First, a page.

Flood Causes

By November 15, 2018Flood Info
Flood Causes

Floods are the #1 natural disaster in the U.S. and worldwide. Damage from floodwaters surpasses the losses caused by hurricanes, tornadoes, or earthquakes – as horrifying and powerful as those catastrophic events are.

The simplest definition of a flood is a large overflow of water onto land that is usually dry. Floods can appear and recede as quickly as it happens with a flash flood. The most catastrophic floods linger for some time, causing loss of life and irreparable damage.

What Causes a Flood?

Flood prevention is a matter of great concern. Floods are primarily a natural phenomenon, but human actions, such as poorly designed infrastructure, can set the stage for a later flood. Understanding the causes is essential to either flood prevention or reducing future flood damage.

Most floods are the result of one of the eight following causes, some natural and some the result of human actions.

1. Heavy Rainfall

For many years, people have designed their infrastructure to move rainwater from where it falls to reservoirs and basins. Most of the time, the system works. No one other than those who support the infrastructure gives a second thought to where the water goes.

Occasionally, a very heavy rain will be too much for the system to handle. The water accumulates faster than it can be taken away. Streets flood. Homes and businesses are flooded by the rising water.

2. Overflowing Rivers

It’s entirely possible to experience river floods without heavy rainfall in your area. People living near rivers are very aware of the fact that if a large storm dumps tremendous quantities of water into the river upstream, then that excess water will flow downstream. This type of flood can be catastrophic but is often predictable and manageable.

Perhaps the best example of this type of flood took place annually in Egypt for thousands of years. The annual flooding of the Nile was a much-anticipated event. The floodwaters left behind incredibly fertile soil that grew the crops needed for trade and to feed their entire civilization.

3. Broken Dams and Levees

Broken dams can cause an incredible amount of damage. In the U.S., most dams and levees were built many years ago. When faced with more water than they can handle, these structures fail, releasing raging waters upon anything in its path. While our infrastructure normally works very well, any structure could potentially fail.

During Hurricane Katrina, the aging levees broke, changing countless lives forever. Thirteen years later, sections of New Orleans’s Ninth Ward still resemble a crumbling ghost town. The story would have been much different if the levees had held.

The Johnstown Flood of 1889 left 2,209 people dead after the South Fork Dam failed. A vast quantity of water exploded through the breaking dam, rushing 14 miles downstream where it totally destroyed the town of Johnstown. Investigation of the disaster eventually resulted in changes to dam management and the U.S. legal system.

4. City Drainage Basins

Many large cities, such as Los Angeles, build concrete drainage basins to contain and manage rainwater. When the rain is especially heavy, the basins can fill up and overflow into low-lying areas.

5. Storm Surges and Tsunamis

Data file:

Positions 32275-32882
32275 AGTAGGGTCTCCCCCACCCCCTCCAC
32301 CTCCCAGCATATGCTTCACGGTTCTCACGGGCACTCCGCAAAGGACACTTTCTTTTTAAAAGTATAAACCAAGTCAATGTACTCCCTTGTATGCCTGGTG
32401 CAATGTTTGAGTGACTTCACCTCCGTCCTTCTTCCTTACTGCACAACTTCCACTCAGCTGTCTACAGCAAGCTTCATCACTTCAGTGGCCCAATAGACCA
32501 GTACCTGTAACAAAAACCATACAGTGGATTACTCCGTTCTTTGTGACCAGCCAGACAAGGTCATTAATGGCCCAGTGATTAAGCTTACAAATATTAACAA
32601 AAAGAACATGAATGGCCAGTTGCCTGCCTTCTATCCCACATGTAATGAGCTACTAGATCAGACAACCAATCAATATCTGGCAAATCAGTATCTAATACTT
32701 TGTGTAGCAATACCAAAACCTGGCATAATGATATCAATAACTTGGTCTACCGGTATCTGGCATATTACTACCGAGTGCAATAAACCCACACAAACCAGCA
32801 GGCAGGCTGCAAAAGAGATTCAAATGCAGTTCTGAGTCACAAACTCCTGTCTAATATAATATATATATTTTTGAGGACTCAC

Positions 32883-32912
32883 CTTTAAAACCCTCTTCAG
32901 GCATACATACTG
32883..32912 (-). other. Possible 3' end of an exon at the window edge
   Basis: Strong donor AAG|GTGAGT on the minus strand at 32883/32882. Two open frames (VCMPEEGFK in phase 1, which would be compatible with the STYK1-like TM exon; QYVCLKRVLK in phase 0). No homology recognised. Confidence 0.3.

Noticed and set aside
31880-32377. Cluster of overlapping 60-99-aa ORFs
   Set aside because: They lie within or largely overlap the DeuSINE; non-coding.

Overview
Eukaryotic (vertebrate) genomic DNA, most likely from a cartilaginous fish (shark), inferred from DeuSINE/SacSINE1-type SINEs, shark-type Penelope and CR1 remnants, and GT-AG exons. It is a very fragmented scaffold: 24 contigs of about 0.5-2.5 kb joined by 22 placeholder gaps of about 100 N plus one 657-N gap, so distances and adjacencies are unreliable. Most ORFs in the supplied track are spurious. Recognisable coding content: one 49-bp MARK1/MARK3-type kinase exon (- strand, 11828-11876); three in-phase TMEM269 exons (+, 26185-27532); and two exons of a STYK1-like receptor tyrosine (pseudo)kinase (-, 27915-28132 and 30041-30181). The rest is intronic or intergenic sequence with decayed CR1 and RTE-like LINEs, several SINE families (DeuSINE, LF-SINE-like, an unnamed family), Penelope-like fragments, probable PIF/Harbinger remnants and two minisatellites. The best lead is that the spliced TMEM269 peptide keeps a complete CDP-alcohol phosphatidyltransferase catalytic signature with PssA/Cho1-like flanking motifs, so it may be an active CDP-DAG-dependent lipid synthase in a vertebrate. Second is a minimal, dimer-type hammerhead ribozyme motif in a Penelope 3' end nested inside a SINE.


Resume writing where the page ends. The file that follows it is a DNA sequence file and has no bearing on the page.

Storm surge is one of the most dangerous effects of a hurricane. Powerful winds push water toward the shore, creating life-threatening storm surges that can rage over the tops of homes, sweeping away everything in its path. During Hurricane Katrina, a 34.1 foot High Water Mark was recorded, consisting of a 22 feet high storm surge combined with a 1-foot tide and 11-foot waves. If you live in a two-story house, this storm surge would have totally engulfed your home, crashing over the roof.

Underwater earthquakes can create monstrous waves known as tsunamis. The tsunami that devastated Indonesia in 2004 killed 227,898 people.

6. Lakes, Rivers, and Reservoirs With Steep Sides

A fast runoff of water in a steep-sided narrow channel will rise quickly. This can occur with either natural or man-made channels.

7. Drought and Desert Areas

Trees, shrubs, and other vegetation help to prevent floods by slowing runoff. When there is little vegetation, such as in a desert or drought, the water flows unchecked. A heavy rainfall after a drought can result in a flash flood. Fortunately, reservoirs and basins are normally able to prevent this. In areas where nothing exists to divert the water, flash floods can prove deadly.

8. Melting Ice and Snow

Most people who live near mountains are prepared for spring floods as the snow melts and creates ever-larger streams rushing down the mountain. If there was a much heavier than average snowfall, they know they can expect higher than average water levels and possible floods.

In 2017, the year of Hurricanes Harvey, Irma, and Maria, the average insurance claim after a flood was $91,735. 2018 has also seen substantial flooding. After the recent Florence floods, people living 200 miles from the ocean were flooded. Many never expected to be flooded and had no flood insurance.

Could you afford to rebuild your home and replace all your belongings? Neptune Flood offers peace of mind from the unexpected. If you live in a designated flood zone, your mortgage holder requires flood insurance. However, as happened this year, devastating floods can happen in areas where flooding isn’t anticipated. Also, many homeowners with no mortgages don’t carry flood insurance.

Get a flood insurance quote from Neptune Flood in less than three minutes. Discover how affordable it is. Knowing you’re covered will let you sleep at night.